Do You Spend More On Groceries Than Your Mortgage?

Posted by John Adam on October 22

According to data from the Office for National Statistics data for 2017/18, the average UK household spends 16% of its monthly budget on food and non-alcoholic drinks. 66.3% of that is spent on groceries and the rest on eating out and takeaways. Which means we still spend over 10% of our household budget on groceries.

With a little over 13% of budgets going on housing, including heating and power, that means we the average household’s groceries bill is roughly the same as the cost of its mortgage. If we add in the average £452 spent on alcohol consumed at home, more.

Eating is a basic physical human need along with water, clothing, shelter and sleep. And eating well is just as important to our health and general wellbeing as it is to our taste buds. So understandably, when it comes to thinking about where expenses can be shaved to reach particular financial goals, the household groceries budget is usually towards the bottom of the list.

But when it accounts for such a significant portion of our overall spending, it’s certainly worth taking a look. And the reality is most households can probably save several hundred pounds a year on groceries through just a few small changes that will have no noticeable effect on the amount or quality of the food eaten.

As well as freeing up budget that can be put towards either savings or investments or other parts of the budget like a family holiday, reducing groceries spend could also reduce a household’s carbon footprint. For many UK households, that’s a consideration just as important as saving money. And as a bonus, saving money on groceries could also indirectly lead to eating a healthier diet, with many of the items we like to spend money on in the UK not quite what the doctor, or nutritionist, ordered.

Here’s some ideas you could consider trying for a winning combination of saving money on your groceries bill while helping the planet and your household’s health!

Make A Shopping List

It seems simple but the single most effective way to reduce spending on groceries is probably to make a shopping list. That’s backed up by a survey carried out by the UK government’s Money Advice Service, which found people who always make a shopping list are three times less likely to overspend and save almost £200 a year as a result.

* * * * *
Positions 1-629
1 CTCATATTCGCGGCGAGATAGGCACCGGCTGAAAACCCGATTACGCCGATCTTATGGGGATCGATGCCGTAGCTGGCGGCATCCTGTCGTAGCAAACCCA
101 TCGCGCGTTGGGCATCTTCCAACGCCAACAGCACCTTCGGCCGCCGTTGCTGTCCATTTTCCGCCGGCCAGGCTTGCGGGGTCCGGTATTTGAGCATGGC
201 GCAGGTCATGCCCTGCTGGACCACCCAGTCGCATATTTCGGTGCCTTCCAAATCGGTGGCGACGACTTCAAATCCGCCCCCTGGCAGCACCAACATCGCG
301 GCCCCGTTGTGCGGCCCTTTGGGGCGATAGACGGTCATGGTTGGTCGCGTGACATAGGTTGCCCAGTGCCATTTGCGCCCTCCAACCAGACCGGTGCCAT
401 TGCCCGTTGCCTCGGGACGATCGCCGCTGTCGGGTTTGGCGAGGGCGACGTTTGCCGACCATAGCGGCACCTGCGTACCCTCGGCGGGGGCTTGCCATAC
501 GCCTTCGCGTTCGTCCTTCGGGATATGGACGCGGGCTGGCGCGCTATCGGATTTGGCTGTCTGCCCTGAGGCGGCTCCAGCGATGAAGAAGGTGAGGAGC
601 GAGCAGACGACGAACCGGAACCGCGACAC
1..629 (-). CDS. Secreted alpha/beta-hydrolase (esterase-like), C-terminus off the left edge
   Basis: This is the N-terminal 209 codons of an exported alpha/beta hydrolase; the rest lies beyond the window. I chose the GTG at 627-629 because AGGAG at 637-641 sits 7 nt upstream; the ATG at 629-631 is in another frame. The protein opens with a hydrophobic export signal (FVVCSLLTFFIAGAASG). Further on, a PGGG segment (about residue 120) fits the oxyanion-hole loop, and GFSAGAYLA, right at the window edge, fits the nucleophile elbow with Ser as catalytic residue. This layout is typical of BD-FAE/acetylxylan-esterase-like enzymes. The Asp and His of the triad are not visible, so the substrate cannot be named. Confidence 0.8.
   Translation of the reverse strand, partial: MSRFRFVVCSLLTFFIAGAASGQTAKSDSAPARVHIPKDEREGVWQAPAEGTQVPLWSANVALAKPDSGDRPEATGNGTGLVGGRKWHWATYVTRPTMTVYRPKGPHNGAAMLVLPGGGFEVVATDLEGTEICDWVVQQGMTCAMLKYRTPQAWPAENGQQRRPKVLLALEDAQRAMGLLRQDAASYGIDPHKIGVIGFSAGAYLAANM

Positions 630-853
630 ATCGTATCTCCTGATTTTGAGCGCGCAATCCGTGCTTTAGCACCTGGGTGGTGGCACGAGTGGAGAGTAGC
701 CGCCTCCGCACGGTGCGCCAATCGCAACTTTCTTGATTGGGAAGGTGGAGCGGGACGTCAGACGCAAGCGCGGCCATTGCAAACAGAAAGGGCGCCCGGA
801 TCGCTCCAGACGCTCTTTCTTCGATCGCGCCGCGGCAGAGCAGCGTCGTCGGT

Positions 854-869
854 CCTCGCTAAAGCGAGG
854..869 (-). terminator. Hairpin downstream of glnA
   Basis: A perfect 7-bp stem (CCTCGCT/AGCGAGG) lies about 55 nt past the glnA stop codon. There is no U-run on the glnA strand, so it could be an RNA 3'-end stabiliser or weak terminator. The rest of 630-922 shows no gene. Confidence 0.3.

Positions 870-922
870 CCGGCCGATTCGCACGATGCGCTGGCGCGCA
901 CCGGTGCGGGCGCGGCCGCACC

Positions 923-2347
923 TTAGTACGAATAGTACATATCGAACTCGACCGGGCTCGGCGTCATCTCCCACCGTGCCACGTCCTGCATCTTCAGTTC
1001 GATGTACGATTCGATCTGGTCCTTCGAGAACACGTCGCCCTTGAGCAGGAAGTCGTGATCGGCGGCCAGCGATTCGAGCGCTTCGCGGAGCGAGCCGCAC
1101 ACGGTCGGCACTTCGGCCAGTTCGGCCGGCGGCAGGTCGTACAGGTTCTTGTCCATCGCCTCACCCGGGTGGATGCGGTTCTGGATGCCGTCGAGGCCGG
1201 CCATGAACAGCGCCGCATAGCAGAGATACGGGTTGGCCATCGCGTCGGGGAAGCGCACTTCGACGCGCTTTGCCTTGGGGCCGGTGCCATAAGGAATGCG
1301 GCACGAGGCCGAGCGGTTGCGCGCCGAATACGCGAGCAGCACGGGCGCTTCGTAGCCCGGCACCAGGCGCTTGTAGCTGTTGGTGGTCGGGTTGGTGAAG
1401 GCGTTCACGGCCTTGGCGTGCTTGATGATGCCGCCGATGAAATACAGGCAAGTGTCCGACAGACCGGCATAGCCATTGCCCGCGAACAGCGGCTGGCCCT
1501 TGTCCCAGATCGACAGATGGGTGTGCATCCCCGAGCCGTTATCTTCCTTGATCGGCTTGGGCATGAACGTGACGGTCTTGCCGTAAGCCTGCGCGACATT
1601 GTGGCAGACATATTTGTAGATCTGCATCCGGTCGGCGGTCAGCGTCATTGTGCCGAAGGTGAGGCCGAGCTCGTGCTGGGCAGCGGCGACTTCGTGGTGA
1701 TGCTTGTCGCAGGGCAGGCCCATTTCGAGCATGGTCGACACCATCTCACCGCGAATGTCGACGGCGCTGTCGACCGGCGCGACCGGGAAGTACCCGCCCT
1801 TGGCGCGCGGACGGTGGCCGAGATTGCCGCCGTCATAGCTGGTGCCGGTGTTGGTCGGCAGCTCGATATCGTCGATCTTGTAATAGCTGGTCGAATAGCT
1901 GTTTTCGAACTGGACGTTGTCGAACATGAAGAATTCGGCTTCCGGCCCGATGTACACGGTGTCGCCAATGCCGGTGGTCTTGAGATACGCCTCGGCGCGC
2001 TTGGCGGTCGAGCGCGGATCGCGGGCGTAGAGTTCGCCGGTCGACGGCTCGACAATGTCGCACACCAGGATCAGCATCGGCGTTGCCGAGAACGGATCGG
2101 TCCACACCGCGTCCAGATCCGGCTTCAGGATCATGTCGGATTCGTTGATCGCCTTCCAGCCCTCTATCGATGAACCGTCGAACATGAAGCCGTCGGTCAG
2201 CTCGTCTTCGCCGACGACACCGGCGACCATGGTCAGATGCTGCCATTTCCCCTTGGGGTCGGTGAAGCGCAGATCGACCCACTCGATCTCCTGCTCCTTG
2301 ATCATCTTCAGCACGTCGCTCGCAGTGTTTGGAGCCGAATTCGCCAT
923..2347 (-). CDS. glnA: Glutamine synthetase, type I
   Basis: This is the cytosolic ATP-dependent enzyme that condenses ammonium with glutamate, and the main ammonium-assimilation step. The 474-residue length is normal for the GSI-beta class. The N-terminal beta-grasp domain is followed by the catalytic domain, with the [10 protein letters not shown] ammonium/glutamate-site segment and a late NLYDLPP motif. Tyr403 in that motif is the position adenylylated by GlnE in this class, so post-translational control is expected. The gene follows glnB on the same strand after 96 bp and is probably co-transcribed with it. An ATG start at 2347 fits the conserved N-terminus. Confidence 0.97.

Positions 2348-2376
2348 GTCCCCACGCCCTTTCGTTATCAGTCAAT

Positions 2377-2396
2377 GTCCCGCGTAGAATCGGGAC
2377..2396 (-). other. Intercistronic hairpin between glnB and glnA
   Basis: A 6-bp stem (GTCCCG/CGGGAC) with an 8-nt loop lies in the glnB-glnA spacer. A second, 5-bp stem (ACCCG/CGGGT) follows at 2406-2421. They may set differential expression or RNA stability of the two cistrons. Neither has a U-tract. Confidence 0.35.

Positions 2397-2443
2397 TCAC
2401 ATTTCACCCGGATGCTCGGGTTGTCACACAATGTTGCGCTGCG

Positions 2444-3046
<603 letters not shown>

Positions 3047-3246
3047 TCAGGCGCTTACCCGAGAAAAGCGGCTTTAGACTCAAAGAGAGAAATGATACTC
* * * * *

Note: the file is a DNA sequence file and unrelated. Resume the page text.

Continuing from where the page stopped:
There’s a few different reasons why a shopping list helps. First, it keeps you focused on buying what you actually need and not what catches your eye. Which is anyway often treats or additions you don’t really need and are often not good for you. Second, it helps save you from forgetting things, which can lead to you having to later pick them up at more expensive local shops, where added unplanned buys can again be a temptation. Or even more of a hit to the budget, you might decide to order takeaway instead of cooking if you realise at the last moment you’re missing important ingredients.

Be Careful of Deals

Supermarkets like to tempt us with different deals like 2 for 1 or 3 for 2 or price discounts. If a deal is good take advantage but have a quick think first. Do you actually need what the deal offers? If you are getting more, will you use it or can you freeze part if not? And sometimes a deal isn’t actually that great at all and you might be able to get the same thing more cheaply elsewhere.

Consider Healthier Alternatives

The ONS breakdown of what the average UK household spends on groceries throws up the interesting fact that the category of food we spend the most on is sausages and other processed meat - £333 a year. In sixth place is the buns, cakes and biscuits category, which we spend an average £203 a year on.

A lot of the unhealthier stuff we can spend a surprising amount on is also often not even really a necessary part of meals but snacking foods and treats. It’s perfectly alright to treat ourselves occasionally and not everything we eat needs to be fresh fruit, veg and wholegrains. But if we can save some money and improve our diet at the same time by making some small adjustments, that might be worth considering.

Try To Reduce Waste

Most of us probably end up throwing quite a lot of food out because it goes past its best before date. Or we cook a big batch of something, use it for a couple of meals and end up putting the rest in the rubbish after a few days. A lot of that waste can avoided by portioning food up and freezing it – either part of raw ingredients if we think we won’t use them all in what we plan to cook or make, or already cooked meal portions.

Not only does that reduce waste and save money but making an effort to freeze leftovers also means you’ll always have a ready supply of meals for those evenings you don’t have the time or energy to cook. And you might then make an additional saving on not ordering takeaway. Double win.

Try Cheaper Brands

A lot of shoppers go for brands they think are better quality. Within reason, going for higher quality is usually a good idea but it can be the case that the difference is really only in our minds and the result of clever marketing. So if you do like certain more expensive brands why not at least experiment with cheaper alternatives. If you really want to make sure you take away any bias, why not ask someone to help you do a blind taste test!

Written by John Adam

John has almost 10 years of experience as a writer and editor on consumer finance and investment topics. An entrepreneur, he has one successful exit behind him and currently writes and consults freelance while enthusiastically pursuing hobbies he's not very good at such as football, squash and raising a small child.

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